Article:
offers a bird's-eye view of the skyline, the river, and the nearby Navy Pier, a 50-acre
entertainment mecca located just steps away. The first President Bush began his naval
training there in 1941, long before the pier's transformation.

If Al Capone were alive today, he'd love the low lights and intimate corners of Planet
Hollywood, but he'd be also be tempted to flaunt his celebrity status. Seventy years after his
heyday, city tourism officials treat Capone much the way Chicago cops did before the arrival of
Eliot Ness: they look the other way.

An Untouchables bus tour and a dinner theater called Tommy Gun's Garage, housed in the
last original speakeasy of the gangster era, are dismissed with a wink and a smile. But they're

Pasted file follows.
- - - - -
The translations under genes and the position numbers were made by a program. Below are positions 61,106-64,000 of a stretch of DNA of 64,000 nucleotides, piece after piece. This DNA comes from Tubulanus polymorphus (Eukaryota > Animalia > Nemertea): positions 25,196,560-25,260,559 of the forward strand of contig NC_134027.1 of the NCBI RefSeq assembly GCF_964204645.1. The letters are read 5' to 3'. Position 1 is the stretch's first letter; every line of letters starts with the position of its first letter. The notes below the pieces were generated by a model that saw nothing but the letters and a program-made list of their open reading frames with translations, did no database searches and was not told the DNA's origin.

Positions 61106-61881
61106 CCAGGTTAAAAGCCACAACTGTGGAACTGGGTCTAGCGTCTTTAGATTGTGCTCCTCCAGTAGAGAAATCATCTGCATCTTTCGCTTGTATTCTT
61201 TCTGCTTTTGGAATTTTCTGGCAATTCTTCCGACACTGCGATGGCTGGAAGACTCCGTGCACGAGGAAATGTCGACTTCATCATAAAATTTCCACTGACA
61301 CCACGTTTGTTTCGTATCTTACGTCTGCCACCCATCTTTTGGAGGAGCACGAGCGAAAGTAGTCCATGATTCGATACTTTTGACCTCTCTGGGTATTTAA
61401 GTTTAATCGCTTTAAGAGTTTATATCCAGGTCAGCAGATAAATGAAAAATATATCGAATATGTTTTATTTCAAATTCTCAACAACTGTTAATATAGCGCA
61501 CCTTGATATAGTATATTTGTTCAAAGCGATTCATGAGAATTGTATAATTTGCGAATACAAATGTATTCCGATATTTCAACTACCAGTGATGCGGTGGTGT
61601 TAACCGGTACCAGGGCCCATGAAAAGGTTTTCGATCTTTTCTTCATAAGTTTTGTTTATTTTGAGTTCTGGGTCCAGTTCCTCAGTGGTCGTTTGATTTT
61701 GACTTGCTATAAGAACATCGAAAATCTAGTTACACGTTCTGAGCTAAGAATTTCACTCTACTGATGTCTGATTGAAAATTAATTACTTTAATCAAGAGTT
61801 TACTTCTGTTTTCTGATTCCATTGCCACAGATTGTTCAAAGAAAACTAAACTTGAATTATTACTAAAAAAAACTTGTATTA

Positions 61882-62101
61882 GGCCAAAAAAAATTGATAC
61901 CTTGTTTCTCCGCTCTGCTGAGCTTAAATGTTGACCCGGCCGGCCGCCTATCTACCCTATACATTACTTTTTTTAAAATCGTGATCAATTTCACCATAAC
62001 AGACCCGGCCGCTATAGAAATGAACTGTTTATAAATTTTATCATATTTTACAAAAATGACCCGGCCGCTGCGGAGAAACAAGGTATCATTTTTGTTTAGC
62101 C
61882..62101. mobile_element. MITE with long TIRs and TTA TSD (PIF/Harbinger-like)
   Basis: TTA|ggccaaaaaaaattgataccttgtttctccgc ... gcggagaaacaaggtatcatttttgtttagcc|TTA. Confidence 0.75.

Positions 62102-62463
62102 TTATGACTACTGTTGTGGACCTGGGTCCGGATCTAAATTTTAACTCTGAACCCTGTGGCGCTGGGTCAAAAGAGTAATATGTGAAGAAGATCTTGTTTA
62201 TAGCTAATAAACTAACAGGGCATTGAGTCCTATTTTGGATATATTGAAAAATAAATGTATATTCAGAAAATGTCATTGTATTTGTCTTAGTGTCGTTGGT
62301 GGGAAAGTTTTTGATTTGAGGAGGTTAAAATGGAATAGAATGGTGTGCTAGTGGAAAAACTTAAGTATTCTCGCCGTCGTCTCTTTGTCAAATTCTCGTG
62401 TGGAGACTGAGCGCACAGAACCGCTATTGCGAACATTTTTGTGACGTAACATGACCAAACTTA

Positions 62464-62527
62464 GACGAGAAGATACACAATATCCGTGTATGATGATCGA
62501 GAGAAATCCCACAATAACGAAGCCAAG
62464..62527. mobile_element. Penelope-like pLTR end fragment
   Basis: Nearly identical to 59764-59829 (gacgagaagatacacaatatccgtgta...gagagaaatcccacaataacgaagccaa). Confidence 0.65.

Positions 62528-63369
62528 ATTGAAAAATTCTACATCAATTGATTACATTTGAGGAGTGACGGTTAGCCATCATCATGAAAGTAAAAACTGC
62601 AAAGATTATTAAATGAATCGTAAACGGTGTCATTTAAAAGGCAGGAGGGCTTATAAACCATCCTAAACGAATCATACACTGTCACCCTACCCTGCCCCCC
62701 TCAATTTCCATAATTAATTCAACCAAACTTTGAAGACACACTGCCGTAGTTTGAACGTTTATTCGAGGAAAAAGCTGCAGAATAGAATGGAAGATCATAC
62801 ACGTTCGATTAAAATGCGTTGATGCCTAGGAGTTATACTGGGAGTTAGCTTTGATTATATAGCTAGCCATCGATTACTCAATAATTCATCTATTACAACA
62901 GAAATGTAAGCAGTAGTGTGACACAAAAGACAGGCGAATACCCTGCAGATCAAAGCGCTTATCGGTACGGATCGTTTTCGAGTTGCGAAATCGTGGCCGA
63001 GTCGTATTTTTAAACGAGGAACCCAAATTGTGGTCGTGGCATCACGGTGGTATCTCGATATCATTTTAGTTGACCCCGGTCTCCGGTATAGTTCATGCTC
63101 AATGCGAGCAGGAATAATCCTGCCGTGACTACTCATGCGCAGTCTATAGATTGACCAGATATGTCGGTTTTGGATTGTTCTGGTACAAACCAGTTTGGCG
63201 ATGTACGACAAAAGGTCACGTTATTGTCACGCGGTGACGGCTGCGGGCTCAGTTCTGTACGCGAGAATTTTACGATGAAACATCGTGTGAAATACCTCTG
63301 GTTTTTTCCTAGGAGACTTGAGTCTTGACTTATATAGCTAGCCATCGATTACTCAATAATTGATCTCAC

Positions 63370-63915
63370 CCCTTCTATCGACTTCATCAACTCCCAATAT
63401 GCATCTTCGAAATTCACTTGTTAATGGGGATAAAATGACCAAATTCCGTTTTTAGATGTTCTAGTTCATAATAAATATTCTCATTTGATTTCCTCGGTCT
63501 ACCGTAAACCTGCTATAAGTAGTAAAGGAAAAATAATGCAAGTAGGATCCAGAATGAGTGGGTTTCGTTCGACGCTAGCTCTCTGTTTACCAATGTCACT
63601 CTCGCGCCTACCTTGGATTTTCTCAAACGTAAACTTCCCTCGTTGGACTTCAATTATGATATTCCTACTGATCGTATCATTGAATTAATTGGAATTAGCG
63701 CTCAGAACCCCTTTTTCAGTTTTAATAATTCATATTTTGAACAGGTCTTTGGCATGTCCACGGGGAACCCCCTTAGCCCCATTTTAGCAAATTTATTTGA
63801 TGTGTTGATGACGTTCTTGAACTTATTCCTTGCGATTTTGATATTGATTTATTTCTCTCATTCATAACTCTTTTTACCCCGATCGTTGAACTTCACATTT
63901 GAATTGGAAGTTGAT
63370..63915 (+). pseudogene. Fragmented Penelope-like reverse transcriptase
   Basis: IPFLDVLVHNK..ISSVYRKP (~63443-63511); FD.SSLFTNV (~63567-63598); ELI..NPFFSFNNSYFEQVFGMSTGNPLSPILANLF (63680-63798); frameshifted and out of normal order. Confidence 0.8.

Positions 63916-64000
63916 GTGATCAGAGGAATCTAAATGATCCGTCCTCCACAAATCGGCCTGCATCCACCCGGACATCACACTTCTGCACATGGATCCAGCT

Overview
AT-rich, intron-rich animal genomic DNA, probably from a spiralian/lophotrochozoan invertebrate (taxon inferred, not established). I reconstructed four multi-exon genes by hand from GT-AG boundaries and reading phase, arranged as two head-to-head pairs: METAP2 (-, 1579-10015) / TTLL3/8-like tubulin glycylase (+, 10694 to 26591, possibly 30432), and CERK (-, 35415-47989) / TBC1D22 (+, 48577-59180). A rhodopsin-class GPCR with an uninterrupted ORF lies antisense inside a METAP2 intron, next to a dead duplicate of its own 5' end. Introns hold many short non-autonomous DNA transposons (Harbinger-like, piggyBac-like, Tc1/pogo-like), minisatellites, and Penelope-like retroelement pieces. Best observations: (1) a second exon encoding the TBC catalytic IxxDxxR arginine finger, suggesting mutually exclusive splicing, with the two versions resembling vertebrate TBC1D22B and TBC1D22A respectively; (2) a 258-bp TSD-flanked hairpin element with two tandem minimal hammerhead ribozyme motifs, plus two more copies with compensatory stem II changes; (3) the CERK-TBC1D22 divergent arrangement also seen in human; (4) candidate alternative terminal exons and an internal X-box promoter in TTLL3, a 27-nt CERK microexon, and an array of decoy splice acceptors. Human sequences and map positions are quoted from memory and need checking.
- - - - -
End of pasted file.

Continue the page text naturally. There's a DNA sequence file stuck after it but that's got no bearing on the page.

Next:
as much a part of the city's history as the 1871 Chicago Fire.

Mrs. O'Leary's cow may have done the city a favor: architects anxious to contribute to the
rebuilding designed the world's first skyscrapers during the 1880s.

Today, the Chicago Architecture Foundation runs more than 50 guided tours, by foot, bicycle,
boat, and bus. The best is a two-hour Chicago River cruise on The First Lady of Chicago,
operated by Mercury Cruises. This slow-paced narrated voyage passes 53 points of
architectural significance, including the cylindrical Marina City towers and Chicago Sun-Times
buildings that served as the opening backdrops for the old "Bob Newhart Show."

The boat also passes the Wrigley Building, the first skyscraper with air-conditioning (1946); the
art deco Chicago Board of Trade (1930); the headquarters of the competing Chicago Tribune
and Chicago Sun-Times; and the serpentine reverse-S of the residential River City.

Tours of the Skydeck begin with a seven-minute multi-media show called "the Chicago